In a brief filed Monday, the attorneys general told the Eighth Circuit that allowing the case to proceed in federal court would undermine states' ability to enforce their own laws, and allow nearly any company to pull state law claims against it into federal court by arguing that they were working under federal guidance.
"Throughout the pandemic, frontline workers have put their lives on the line to keep the rest of us healthy, safe and fed," Maryland Attorney General Brian Frosh said in a press release Monday. "Those workers deserve protection from the virus while they are at work. When their employers put them at risk and violate state law, the workers are entitled to access state courts to seek safe conditions and accountability."
The U.S. government also joined the attorneys general in saying the case belongs in state and not federal court, filing an amicus brief denying that Tyson had been acting under the direction of the federal government and arguing that the company was not performing federal functions.
The two lawsuits at the center of the case were filed in Iowa state court before being transferred to the Northern District of Iowa. One lawsuit was filed by the estates of three deceased Tyson workers, and a second was filed by the son and estate of plant worker Isidro Fernandez, who died from COVID-19 in April 2020.
The lawsuits accuse the company, its top executives and its Waterloo plant's managers and supervisors of repeatedly lying to their employees and knowingly risking their health in March and April. The leaders made negligent and reckless decisions that resulted in five deaths and more than 1,000 infected employees at the facility, according to the lawsuits.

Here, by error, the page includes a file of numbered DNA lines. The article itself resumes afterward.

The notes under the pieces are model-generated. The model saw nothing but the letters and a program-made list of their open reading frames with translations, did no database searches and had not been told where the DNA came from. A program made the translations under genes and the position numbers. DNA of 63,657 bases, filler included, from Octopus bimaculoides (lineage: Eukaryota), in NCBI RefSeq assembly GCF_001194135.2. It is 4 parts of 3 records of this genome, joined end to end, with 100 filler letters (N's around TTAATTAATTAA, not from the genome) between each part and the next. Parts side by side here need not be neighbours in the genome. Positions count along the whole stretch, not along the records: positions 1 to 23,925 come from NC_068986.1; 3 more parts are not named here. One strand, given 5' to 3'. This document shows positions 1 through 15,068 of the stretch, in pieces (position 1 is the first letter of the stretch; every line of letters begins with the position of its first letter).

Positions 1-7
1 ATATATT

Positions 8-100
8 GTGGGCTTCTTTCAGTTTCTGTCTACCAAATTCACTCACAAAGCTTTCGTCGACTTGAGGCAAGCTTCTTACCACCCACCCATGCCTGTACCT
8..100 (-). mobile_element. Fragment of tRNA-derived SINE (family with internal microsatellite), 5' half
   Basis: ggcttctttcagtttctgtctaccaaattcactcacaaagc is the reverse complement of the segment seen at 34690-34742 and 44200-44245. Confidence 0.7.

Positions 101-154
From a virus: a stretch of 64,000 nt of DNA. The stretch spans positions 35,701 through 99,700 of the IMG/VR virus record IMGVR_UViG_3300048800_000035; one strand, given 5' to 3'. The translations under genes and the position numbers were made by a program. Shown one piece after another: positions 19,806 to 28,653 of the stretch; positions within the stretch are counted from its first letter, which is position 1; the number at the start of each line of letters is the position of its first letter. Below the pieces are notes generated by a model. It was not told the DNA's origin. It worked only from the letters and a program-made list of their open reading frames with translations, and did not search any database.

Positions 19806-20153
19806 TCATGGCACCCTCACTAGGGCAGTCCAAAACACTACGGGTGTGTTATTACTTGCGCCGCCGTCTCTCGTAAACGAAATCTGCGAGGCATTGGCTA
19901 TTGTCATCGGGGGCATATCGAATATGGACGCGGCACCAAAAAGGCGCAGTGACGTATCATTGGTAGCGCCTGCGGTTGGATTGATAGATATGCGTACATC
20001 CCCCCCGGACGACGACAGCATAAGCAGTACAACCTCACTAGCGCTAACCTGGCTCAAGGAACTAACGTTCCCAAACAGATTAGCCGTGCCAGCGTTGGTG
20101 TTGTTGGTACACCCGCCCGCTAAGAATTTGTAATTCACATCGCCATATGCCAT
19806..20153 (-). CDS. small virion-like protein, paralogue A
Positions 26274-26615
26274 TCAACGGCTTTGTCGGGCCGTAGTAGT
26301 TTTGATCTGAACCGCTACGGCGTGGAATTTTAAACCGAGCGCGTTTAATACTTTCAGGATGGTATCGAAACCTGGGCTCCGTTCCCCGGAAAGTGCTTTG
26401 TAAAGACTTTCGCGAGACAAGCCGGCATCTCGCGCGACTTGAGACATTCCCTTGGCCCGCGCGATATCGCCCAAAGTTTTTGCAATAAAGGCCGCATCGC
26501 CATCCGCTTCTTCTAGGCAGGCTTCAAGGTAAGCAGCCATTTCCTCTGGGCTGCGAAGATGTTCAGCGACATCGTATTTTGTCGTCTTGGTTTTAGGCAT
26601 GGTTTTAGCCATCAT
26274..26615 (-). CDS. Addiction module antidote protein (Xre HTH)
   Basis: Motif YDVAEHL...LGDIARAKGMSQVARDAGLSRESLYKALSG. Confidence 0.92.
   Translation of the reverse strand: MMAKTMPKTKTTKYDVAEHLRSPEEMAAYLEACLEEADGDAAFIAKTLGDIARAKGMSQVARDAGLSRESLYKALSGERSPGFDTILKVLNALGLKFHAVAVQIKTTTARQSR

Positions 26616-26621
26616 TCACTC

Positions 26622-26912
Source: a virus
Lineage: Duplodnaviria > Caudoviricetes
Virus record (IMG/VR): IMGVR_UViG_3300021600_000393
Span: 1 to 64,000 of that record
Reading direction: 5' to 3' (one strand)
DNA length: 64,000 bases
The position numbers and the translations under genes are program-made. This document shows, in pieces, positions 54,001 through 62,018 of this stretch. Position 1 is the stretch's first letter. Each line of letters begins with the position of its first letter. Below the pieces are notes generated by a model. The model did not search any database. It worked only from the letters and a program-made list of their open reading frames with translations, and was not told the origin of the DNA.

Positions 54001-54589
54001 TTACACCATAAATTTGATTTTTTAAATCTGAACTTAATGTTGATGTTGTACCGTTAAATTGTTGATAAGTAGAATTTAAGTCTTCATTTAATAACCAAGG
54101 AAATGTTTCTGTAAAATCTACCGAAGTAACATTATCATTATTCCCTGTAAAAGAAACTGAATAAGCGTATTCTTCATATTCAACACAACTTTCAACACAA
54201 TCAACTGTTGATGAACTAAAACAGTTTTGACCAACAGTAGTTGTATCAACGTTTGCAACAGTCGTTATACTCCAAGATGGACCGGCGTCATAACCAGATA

The Iowa district judge sent the cases back to state court and Tyson appealed, arguing in February that it's entitled to a federal forum under the Federal Officer Removal Statute, which allows certain cases to be removed from state to federal court if a federal officer or agency, or an entity working under a federal officer, is involved.
In the brief, the attorneys general argue that the statute is meant to protect government agents from "hostile" state courts, and the same protection is not available to private entities except in limited circumstances where the private entity is doing essential government business.
On appeal, Tyson argued that statements from the U.S. president at the time about the importance of "feeding the nation" during the pandemic, as well as direct communications with the government, made it effectively a federal agent that could remove the case to federal court.
The attorneys general, however, said this interpretation of the statute is far too broad, as other industries could make similar claims and effectively immunize themselves from state law for actions taken during the pandemic or other emergencies.
States must have the ability to protect workers and public health, the attorneys general argued, noting that the federal Occupational Safety and Health Act expressly preserves a role for state law and common law claims for employees injured on the job.
"State enforcement actions and lawsuits by private parties asserting state-law claims have been key lines of defense against the spread of COVID-19 in meatpacking workplaces and communities," the attorneys general said in the brief.